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May 13, 2019 2 min read

 Bas Rutten, UFC Hall of Famer and on-screen personality ,developed the O2Trainer which uses resistance to build your breathing muscles around the lungs. (Those muscles open your lungs, your lungs have no muscle, they are just two bags)

This simple yet effective device trains the Inspiratory Muscles , improves physical performance, endurance, helps with anxiety, PTSD, back problems, balance, sleep problems, and more. The O2 LungTrainer allows a user to choose a setting during a workout or conditioning activity. Or when just sitting down practicing the breathing exercises which you can find on this page under "How to use". We highly recommend doing the breathing exercises!

The device looks super simple!

“But,” warns Rutten, “don’t let the simplicity fool you!” The O2 Lung Trainer  “works wonders.” By controlling air intake, the O2 LungTrainer immediately teaches people the correct way to breathe—using the diaphragm. The smaller the intake hole, the harder your breathing muscles need to work to “pull” the air in.  

“This product is very personal to me,” says Bas Rutten. “I had asthma as a boy, and I remember how hard it was just to catch my breath.” Rutten grew up in the Netherlands  participating in track-and-field . However, throughout his childhood, Bas suffered severe asthma and was  often bedridden for days because he could not get enough air into his lungs.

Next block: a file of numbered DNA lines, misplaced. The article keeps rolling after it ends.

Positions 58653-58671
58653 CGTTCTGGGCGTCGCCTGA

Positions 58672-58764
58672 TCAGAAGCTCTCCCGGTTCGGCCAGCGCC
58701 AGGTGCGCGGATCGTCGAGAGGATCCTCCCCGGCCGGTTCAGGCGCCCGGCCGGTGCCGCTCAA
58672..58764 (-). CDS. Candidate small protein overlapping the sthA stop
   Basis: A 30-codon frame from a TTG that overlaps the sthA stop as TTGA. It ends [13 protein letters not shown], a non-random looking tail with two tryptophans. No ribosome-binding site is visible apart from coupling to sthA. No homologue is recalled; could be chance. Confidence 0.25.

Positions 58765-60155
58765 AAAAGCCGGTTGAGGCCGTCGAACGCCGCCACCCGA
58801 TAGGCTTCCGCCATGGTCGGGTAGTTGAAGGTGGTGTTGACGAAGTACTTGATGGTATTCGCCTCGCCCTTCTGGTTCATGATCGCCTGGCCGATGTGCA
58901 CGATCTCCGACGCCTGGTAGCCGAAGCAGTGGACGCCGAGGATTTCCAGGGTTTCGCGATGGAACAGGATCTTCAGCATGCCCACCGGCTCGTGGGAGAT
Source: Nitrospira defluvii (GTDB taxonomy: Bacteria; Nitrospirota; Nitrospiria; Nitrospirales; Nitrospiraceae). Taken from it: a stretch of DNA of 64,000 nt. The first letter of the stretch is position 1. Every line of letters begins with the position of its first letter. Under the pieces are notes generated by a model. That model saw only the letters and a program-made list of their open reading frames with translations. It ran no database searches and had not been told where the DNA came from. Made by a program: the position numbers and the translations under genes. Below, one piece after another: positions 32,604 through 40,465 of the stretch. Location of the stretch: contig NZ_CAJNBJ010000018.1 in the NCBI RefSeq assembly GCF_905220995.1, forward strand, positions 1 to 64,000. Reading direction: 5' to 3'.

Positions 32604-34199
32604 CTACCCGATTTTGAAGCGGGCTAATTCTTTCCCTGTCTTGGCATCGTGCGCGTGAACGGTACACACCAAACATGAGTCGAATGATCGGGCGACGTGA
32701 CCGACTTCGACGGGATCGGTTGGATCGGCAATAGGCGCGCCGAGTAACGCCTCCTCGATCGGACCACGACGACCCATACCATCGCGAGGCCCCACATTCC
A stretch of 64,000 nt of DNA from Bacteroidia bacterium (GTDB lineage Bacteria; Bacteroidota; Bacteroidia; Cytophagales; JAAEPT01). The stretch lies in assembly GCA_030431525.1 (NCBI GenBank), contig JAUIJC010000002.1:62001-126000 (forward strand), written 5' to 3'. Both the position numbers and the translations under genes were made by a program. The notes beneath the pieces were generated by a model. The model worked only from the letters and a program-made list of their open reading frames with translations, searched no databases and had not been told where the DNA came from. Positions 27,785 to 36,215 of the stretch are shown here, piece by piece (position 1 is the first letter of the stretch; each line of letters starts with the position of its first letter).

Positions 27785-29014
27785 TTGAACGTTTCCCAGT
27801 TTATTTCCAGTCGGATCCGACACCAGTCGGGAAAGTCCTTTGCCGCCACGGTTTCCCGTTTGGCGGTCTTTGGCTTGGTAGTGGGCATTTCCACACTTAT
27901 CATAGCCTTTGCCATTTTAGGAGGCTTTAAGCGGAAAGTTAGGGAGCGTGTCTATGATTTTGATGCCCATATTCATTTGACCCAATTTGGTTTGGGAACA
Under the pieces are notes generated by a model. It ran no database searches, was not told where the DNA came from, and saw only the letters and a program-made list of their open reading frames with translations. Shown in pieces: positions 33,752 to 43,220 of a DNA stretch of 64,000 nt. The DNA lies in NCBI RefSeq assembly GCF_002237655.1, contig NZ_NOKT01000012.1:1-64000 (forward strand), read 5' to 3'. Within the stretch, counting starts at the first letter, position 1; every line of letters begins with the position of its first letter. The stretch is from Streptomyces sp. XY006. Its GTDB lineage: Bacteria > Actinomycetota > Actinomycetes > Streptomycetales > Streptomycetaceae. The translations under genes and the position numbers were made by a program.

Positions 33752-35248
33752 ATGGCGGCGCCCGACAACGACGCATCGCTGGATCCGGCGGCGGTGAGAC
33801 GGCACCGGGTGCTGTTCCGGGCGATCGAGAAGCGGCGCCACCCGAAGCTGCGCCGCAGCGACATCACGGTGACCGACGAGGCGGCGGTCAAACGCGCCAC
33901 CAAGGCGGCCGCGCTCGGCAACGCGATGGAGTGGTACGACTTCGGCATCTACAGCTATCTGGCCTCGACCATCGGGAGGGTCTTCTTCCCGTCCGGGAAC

Young Bas noticed that when he returned to track-and-field after an asthma  attack, he would often beat his own records. He also noticed a drawing of a set  of lungs at his doctor’s office, which helped him see why having to work hard to  draw a breath would lead to stronger performance ability. “It was at that time,”  says Rutten, “as a sick boy of about 14 years old, that I first thought of the  O2 LungTrainer.

“I am extremely excited about the O2 LungTrainer for several reasons,” says  Dr. Frank B. Wyatt, Professor of Physiology & Athletic Training at Midwestern State University in Wichita  Falls, KS. “It makes one work harder to move air into and out of the lungs, so ventilatory muscles (i.e., diaphragm, intercostal) function  is enhanced. This is very positive, since ventilator fatigue has been shown to influence performance

Used by Rutten, his colleagues, and his trainees in the military’s Elite Special  Forces, the O2 Trainer was initially designed with athletes in mind.  However, people from all walks of life are now using it. Musicians who play  woodwinds or horns benefit from the O2 Trainer, as well as mountain  climbers, scuba divers, singers, and anyone else who just wants to live healthy  and enjoy life to its fullest.

 The simple, carefully engineered O2 LungTrainer rests comfortably  in the mouth, providing air intake resistance designed to build optimal  endurance and performance.